Eurozone finance ministers welcomed Tuesday progress made on Greece's bailout, as they convened in Brussels to consider releasing a new tranche of aid for the cash-strapped country.
Athens and its creditors struggled for months to agree on new reforms and cost-cutting measures that would allow money to continue flowing from Greece's third, 86-billion-euro (96-billion-dollar) bailout. There had been concerns that Athens was nearing bankruptcy again.
The process was complicated by the creditors' demand for a further set of cost-cutting measures that would be implemented if Greece's finances go awry, as well as parallel talks that were launched on whether the country should be granted debt relief.
But the eurozone ministers were upbeat Tuesday about the bailout programme, after the Greek parliament passed several austerity measures including controversial pension cuts and tax hikes.
"The Greek government has done a lot of work - certainly since the summer and in the last couple of weeks also - pushing for reforms, difficult measures and getting them through parliament," said Jeroen Dijsselbloem, who chairs the ministers' Eurogroup panel. "So I hope that ... we can move on in the programme."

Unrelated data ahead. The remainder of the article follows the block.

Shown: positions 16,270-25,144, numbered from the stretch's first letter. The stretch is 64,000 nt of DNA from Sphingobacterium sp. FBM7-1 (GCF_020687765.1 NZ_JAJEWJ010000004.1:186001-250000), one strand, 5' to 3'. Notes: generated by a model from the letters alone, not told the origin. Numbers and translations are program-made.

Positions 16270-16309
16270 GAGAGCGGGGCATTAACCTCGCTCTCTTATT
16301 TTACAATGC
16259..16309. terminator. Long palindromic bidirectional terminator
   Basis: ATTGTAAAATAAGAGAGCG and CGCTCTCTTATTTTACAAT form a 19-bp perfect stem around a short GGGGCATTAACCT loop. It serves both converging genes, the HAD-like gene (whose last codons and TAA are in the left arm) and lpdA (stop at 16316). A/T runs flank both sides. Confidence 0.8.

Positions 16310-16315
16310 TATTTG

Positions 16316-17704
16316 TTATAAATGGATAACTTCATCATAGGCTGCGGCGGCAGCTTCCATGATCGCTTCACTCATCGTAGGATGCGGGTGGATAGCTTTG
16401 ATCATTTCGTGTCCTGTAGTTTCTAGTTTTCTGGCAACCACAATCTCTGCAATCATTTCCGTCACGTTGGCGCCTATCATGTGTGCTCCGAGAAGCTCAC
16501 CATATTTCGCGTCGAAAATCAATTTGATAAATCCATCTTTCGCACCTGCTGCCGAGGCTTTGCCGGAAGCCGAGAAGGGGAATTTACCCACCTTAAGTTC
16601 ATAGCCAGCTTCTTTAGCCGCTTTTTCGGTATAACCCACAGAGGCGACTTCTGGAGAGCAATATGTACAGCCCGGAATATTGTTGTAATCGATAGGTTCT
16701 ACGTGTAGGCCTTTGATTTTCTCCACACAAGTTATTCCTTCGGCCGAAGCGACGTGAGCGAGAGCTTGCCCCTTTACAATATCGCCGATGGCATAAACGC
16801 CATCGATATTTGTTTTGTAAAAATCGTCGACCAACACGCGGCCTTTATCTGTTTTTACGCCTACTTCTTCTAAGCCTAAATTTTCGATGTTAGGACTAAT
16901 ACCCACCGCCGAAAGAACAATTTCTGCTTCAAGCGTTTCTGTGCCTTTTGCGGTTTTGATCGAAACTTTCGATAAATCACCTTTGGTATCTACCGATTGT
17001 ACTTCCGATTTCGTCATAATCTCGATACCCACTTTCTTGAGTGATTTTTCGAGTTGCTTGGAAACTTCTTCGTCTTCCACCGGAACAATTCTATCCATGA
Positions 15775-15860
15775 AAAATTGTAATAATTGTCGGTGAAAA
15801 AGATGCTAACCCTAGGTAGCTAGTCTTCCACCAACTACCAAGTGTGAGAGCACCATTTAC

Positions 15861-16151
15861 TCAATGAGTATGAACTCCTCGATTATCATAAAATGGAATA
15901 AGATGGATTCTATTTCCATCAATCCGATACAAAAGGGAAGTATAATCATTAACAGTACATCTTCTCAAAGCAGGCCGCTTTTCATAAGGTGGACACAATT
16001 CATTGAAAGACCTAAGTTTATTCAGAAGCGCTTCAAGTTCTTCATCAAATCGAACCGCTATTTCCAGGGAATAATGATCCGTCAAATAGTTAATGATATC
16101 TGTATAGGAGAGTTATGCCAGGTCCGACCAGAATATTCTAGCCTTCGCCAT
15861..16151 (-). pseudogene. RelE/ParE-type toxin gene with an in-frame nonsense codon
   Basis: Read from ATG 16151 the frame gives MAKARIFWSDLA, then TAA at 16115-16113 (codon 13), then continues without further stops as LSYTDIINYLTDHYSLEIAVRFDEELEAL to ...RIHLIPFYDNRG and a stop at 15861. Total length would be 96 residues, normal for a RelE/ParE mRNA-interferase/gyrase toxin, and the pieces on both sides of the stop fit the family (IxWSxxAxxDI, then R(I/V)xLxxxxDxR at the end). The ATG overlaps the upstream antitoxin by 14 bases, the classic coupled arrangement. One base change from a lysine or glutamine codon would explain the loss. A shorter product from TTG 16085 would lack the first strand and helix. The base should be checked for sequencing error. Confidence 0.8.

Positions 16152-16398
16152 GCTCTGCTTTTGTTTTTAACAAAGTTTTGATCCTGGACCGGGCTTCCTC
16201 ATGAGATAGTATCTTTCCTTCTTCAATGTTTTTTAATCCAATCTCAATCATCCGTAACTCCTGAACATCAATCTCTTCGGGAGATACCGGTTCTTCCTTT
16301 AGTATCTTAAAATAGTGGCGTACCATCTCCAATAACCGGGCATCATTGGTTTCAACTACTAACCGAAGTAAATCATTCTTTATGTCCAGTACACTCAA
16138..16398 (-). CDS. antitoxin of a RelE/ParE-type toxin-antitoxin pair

"The objective of this afternoon is to reach an agreement, ... a good agreement that would be good firstly for Greece, which needs to breathe, which needs certainty, which is making considerable efforts," French Finance Minister Michel Sapin added.
But it was unclear when exactly Athens will be allowed to access its next bailout disbursement, with several ministers noting that some issues are still outstanding.
The institutions managing the Greek bailout for instance still need time to assess the most recent bailout measures passed by parliament, European Commission Vice President Valdis Dombrovskis said.
The aid tranche had once been supposed to total 5.4 billion euros, but is now expected to be as large as 10 to 11 billion euros given the delays in the bailout negotiations. Greece has to make more than 3 billion euros in debt payments in July alone.
Several ministers said they expected the Eurogroup to reach an "agreement in principle" on Tuesday to release the tranche as soon as technical work is completed and Athens is deemed to have fulfilled all conditions.
German Finance Minister Wolfgang Schaeuble declared himself "confident" that such a deal can be struck.
Dijsselbloem and Irish Finance Minister Michael Noonan both predicted that the aid could be released within "weeks."
But another question that remains open is whether the work done to date will be enough to convince the International Monetary Fund (IMF) to stay involved in the bailout. The Washington-based fund has been more sceptical of Greece's progress than its European creditors.
Many eurozone countries insist that the IMF must remain on board.
"Without the IMF on board, there will be no [bailout] programme," Schaeuble warned.
Slovak Finance Minister Peter Kazimir said he could envision the Eurogroup waiting "for a later stage" to settle the thorny IMF and debt relief issues.